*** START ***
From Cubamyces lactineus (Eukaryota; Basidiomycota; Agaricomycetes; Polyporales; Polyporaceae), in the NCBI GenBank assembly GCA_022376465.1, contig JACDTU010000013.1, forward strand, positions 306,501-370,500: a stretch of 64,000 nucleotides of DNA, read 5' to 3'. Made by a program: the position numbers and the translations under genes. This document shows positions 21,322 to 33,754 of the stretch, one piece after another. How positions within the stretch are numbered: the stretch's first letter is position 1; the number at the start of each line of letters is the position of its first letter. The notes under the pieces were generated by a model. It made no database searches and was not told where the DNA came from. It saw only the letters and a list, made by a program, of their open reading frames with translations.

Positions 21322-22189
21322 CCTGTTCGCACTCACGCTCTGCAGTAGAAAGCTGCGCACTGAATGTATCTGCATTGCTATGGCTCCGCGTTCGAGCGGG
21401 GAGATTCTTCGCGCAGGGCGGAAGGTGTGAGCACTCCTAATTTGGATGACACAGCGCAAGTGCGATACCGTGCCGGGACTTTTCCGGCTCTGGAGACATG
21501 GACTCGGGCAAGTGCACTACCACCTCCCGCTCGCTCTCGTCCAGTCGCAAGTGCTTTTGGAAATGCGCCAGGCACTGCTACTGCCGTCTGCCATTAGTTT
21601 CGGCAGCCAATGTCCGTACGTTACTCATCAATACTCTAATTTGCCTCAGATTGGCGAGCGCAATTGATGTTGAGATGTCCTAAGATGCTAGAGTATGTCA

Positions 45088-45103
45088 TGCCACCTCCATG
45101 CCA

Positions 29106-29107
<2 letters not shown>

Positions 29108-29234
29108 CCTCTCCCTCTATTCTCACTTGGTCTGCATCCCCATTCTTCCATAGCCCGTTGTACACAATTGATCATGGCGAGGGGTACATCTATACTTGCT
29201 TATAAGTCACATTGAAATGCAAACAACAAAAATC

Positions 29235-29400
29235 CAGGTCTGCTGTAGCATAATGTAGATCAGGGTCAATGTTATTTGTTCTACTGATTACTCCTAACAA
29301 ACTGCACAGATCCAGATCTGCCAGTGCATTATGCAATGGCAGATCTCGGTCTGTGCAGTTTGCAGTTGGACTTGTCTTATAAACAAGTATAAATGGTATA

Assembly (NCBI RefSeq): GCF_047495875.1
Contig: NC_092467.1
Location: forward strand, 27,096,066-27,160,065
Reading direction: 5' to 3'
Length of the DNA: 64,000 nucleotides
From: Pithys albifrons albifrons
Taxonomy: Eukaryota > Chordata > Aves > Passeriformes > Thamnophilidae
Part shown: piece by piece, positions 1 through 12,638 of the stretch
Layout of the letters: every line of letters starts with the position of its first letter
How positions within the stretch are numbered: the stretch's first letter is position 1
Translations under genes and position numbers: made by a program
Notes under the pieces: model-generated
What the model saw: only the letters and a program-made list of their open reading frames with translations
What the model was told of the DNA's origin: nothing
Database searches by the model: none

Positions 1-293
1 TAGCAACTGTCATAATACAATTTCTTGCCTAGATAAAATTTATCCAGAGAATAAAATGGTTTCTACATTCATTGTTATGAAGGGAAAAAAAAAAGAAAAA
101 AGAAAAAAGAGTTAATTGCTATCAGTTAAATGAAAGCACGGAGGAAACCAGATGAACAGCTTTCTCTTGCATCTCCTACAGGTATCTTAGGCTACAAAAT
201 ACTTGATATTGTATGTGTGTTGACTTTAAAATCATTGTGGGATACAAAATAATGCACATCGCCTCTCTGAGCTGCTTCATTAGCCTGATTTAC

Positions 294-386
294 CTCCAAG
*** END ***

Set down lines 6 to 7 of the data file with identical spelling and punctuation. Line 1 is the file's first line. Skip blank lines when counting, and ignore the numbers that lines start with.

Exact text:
21601 CGGCAGCCAATGTCCGTACGTTACTCATCAATACTCTAATTTGCCTCAGATTGGCGAGCGCAATTGATGTTGAGATGTCCTAAGATGCTAGAGTATGTCA

Positions 45088-45103